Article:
Nord Stream 2 is the stumbling block of European integration. People look at it as a test that tells us something about the real intentions of European countries. There are of course many matters on the basis of which it is possible to investigate whether the integrators today are honest: in many cases the test would probably go very well, but the Nord Stream pipeline can not be missed in this discussion. The EU must make this attempt and in the meantime the effect of this attempt may be weak – writes Paweł Kowal, a former deputy minister of foreign affairs, a historian.
We have, therefore, “translating into Goral” this story: the European Commission is making a proposal to solve a problem in the spirit of the Treaty of Lisbon, the matter is obvious and in the European interest. By the way, interests of Ukraine, EU’s most important ally in the East, are on the table. This is also the question of the EU’s reputation and even of the West as a whole in the game with Russia, and the opportunity to check Washington’s intention that declares the fight against the Nord Stream 2 concept. It would be an excellent opportunity to strengthen the Euro-Atlantic Alliance on energy security. In the meantime, a mechanism of French-German consultations is being launched, that is, the spirit of the Élysée Treaty that was recently completed in Aachen is revived. Here is the power of politics. How many comments were there in Poland that the Aachen Treaty was a list of wishful thinking, and yet the principle of close consultation of each case worked, and perhaps at the back we still have Russian lobbying for one of the sides. As Poland, during the vote on the gas directive, we achieved a Pyrrhic victory – the concessions made to other members of the Union were insignificant in relation to the strength of the French-German iron ties. It was only the intervention of the European Parliament in the trilogue that improved the records and showed who in Europe can be counted on.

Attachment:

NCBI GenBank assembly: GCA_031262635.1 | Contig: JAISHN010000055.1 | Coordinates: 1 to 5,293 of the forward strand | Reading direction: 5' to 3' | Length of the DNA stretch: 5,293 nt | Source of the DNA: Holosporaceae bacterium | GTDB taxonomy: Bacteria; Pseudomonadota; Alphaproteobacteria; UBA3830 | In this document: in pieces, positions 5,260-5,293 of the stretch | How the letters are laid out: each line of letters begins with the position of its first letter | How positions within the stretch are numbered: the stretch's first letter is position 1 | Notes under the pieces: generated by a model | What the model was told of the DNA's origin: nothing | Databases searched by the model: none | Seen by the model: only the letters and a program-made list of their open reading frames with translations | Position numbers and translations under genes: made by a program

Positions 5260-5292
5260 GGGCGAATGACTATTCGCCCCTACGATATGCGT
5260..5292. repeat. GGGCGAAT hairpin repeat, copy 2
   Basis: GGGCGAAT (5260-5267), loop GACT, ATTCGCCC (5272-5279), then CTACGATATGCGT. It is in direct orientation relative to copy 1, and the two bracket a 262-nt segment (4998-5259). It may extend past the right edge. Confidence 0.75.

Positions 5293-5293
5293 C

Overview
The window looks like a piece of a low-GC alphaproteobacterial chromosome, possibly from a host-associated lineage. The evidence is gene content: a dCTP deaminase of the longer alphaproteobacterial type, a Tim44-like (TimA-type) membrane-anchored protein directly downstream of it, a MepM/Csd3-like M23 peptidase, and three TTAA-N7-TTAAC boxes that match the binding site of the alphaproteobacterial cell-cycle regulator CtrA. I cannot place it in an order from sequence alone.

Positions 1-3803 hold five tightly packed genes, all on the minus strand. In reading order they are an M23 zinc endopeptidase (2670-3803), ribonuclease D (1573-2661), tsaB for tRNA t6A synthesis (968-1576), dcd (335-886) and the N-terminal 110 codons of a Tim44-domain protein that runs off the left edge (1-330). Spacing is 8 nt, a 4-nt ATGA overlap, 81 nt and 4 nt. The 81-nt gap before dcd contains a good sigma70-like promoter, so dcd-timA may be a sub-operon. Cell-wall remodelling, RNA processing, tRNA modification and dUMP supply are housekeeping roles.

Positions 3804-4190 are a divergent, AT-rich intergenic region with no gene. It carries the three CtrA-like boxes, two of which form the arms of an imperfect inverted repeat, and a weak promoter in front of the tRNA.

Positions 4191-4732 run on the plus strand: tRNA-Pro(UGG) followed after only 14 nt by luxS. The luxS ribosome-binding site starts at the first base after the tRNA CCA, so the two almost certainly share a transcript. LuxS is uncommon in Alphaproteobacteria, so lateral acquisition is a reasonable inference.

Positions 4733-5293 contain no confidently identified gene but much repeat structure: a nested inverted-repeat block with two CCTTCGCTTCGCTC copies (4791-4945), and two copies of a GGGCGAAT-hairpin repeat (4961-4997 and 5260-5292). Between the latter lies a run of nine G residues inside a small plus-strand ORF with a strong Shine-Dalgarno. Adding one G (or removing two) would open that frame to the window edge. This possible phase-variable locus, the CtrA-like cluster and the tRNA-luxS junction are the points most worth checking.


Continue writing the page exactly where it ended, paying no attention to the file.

The whole problem is to draw the right conclusions now. Donald Tusk in Aachen may have been right when, last time during the ceremony, as the head of the European Council, he spoke in Polish, warning the signatories of the new act that France and Germany are not everything. Or maybe Elmar Brok, an old fox of European politics, is right, who observes in one of the farewell interviews before leaving Poland on the side and puts the matter like this: Poland should be a signatory in Aachen. Perhaps instead of criticizing the integration process, it is better to include it even more by forcing us to be involved in the process of political consultations, also based on the additional obligations of states? Maybe the old timer is right? Perhaps it is that there is a critical mass of Poland’s connections in the EU, after which we will no longer be able to sleep us away from the West not for love nor money. One thing is for sure. Lack of the Union or relying only on the US is no cure for the troubles with the gas pipeline. In the first case, nobody would even consider a conversation with us, in the other one it is obvious that the Americans would somehow communicate with the Germans there. This is called realism.